Manx Dialect Verse

This is an extract from an article I read today, published by Culture Vannin, the island's culture and heritage organisation.  I love the Manx dialect poems.

One of the most important and best-loved poems ever written of the Isle of Man was first published on this day in 1873:    T. E. Brown's 'Betsy Lee'.
This heartbreaking story of love lost in the cruelty of fate was first seen by the public through its being published in the Isle of Man Times in a series of articles (at the same time as appearing in Macmillan’s Magazine).    The first installation included perhaps the most well-known and most-loved lines of all poetry of the Isle of Man:

"Now the beauty of the thing when childher plays is
The terrible wonderful length the days is.
Up you jumps, and out in the sun.
And you fancy the day will never be done:
And you’re chasin the bumbees hummin so cross
In the hot sweet air among the goss,
Or gath’rin blue-bells, or lookin for eggs,
Or peltin the ducks with their yalla legs,
Or a climbin, and nearly breakin your skulls,
Or a shoutin for divilment after the gulls,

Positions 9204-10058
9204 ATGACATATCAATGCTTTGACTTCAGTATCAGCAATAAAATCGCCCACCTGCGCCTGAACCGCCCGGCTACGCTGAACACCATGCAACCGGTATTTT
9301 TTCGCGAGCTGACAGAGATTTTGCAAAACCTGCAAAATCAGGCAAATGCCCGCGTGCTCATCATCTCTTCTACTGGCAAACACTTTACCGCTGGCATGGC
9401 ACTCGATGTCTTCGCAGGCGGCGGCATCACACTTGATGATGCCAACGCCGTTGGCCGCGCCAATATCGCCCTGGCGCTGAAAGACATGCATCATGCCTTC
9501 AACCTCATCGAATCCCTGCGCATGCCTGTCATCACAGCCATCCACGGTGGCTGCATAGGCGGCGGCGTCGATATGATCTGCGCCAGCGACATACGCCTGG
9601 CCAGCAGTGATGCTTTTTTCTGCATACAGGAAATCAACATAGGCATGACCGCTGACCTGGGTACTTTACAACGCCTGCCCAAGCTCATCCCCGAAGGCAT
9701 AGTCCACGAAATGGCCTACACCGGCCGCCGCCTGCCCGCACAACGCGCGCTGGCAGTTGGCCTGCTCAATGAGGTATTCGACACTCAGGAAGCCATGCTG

Or a thinkin of nothin, but down at the tide,
Singin out for the happy you feel inside.
That’s the way with the kids, you know,
And the years do come and the years do go.
And when you look back it’s all like a puff,
Happy and over and short enough."
It is hard to believe that these lines, the story they connect to, and, through them, T. E. Brown as a voice of the Manx people, are only 146 years old. But perhaps this just shows how important this beautiful poem has become to us all over the intervening years.
The full poem can be enjoyed online here:
'Besty Lee' is the first of the Manx National Poet's great 'Fo'c's'le Yarns' series of wonderful tales told in Manx dialect verse. All of the poems are available on the Manx Literature website here:
Listening to T. E. Brown's dialect verse read aloud comes highly recommended. A couple of recordings of extracts from Betsy Lee we might recommend are as follows:
* John Kennaugh:
* Deborah Taubmen:


  1. This comment has been removed by the author.

    1. Yes, I understand that it was also commonly found in other dialects too, such as Lancashire anand Ireland.

  2. I have friends in the I O M, both of whom were head teachers - I am sure they know the poem. I must talk to them about it.

    1. If they know about Culture Vannin they will probably be familiar with several manx dialect pieces.


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